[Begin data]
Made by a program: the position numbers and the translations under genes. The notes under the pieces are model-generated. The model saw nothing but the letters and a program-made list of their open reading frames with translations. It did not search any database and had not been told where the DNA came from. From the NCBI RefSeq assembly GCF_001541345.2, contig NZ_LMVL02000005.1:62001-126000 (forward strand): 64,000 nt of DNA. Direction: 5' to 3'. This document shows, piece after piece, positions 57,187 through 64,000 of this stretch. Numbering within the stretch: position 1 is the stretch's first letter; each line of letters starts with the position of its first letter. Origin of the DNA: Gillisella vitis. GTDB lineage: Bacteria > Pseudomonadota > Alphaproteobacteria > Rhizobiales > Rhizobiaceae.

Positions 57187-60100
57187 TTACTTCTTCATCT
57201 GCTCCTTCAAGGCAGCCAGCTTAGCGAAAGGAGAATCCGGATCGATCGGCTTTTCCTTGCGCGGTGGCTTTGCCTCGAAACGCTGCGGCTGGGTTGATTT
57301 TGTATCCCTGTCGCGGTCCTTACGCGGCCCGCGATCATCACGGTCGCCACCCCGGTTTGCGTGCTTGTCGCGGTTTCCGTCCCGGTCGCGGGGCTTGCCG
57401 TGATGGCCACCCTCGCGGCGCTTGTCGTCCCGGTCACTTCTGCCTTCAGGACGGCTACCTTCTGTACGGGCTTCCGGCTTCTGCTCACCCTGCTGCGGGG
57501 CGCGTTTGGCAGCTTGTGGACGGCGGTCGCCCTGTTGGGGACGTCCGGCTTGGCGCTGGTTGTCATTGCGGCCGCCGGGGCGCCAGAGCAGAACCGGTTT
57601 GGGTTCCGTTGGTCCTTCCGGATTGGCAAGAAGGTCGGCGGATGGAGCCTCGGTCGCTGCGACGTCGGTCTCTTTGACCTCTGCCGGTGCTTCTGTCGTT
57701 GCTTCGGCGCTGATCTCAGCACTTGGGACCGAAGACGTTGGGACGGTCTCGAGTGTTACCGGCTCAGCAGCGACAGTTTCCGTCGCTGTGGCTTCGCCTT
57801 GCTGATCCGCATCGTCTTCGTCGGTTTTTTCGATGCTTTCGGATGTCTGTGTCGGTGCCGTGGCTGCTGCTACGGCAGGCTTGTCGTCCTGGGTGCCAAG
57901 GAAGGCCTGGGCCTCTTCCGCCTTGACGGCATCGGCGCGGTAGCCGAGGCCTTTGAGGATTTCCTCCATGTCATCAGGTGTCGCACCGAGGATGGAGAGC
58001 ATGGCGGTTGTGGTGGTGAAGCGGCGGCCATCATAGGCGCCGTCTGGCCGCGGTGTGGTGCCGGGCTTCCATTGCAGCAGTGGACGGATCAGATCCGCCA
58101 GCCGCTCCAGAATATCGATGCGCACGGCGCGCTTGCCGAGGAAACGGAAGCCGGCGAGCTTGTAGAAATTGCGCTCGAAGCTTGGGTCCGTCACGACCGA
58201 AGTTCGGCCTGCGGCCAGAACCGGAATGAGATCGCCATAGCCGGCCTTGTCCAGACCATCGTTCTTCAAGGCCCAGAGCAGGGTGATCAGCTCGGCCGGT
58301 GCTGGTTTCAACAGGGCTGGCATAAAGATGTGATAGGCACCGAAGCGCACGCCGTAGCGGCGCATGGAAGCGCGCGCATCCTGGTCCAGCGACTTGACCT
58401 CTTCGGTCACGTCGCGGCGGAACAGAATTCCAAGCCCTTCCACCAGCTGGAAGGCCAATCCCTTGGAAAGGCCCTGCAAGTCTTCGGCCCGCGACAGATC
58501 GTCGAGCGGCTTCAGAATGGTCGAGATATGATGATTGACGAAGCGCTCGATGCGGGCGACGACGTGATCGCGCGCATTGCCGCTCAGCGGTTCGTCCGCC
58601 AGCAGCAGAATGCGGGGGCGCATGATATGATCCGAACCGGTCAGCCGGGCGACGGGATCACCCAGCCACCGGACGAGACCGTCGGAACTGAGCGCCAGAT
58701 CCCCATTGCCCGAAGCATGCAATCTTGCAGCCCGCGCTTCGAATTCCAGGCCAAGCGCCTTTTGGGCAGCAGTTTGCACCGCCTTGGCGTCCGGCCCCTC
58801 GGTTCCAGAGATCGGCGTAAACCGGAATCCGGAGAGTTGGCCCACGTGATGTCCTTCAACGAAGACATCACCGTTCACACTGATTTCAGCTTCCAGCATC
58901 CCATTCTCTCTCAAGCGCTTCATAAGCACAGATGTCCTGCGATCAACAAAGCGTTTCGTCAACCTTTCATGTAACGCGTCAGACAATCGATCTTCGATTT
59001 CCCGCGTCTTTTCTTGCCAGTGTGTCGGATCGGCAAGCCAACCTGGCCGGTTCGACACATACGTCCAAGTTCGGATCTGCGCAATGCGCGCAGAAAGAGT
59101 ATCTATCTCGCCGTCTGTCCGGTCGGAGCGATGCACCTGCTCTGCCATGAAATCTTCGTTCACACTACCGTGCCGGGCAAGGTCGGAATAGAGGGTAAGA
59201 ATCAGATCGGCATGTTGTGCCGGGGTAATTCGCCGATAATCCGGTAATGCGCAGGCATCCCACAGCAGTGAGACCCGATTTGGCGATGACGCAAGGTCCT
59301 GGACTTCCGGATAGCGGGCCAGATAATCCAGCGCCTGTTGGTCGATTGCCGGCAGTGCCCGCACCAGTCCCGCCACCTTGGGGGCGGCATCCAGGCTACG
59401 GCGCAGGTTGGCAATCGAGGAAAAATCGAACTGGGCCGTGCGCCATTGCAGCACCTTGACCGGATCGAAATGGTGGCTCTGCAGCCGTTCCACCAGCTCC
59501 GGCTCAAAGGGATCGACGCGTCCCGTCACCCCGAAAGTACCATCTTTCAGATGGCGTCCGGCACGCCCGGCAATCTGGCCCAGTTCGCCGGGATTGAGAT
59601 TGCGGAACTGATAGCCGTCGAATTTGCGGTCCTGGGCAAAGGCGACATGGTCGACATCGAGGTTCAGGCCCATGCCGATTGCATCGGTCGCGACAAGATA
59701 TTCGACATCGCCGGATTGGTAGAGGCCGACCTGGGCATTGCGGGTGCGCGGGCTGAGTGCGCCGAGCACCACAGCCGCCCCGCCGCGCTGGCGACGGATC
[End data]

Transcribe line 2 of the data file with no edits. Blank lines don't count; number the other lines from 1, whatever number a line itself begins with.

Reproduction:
Positions 57187-60100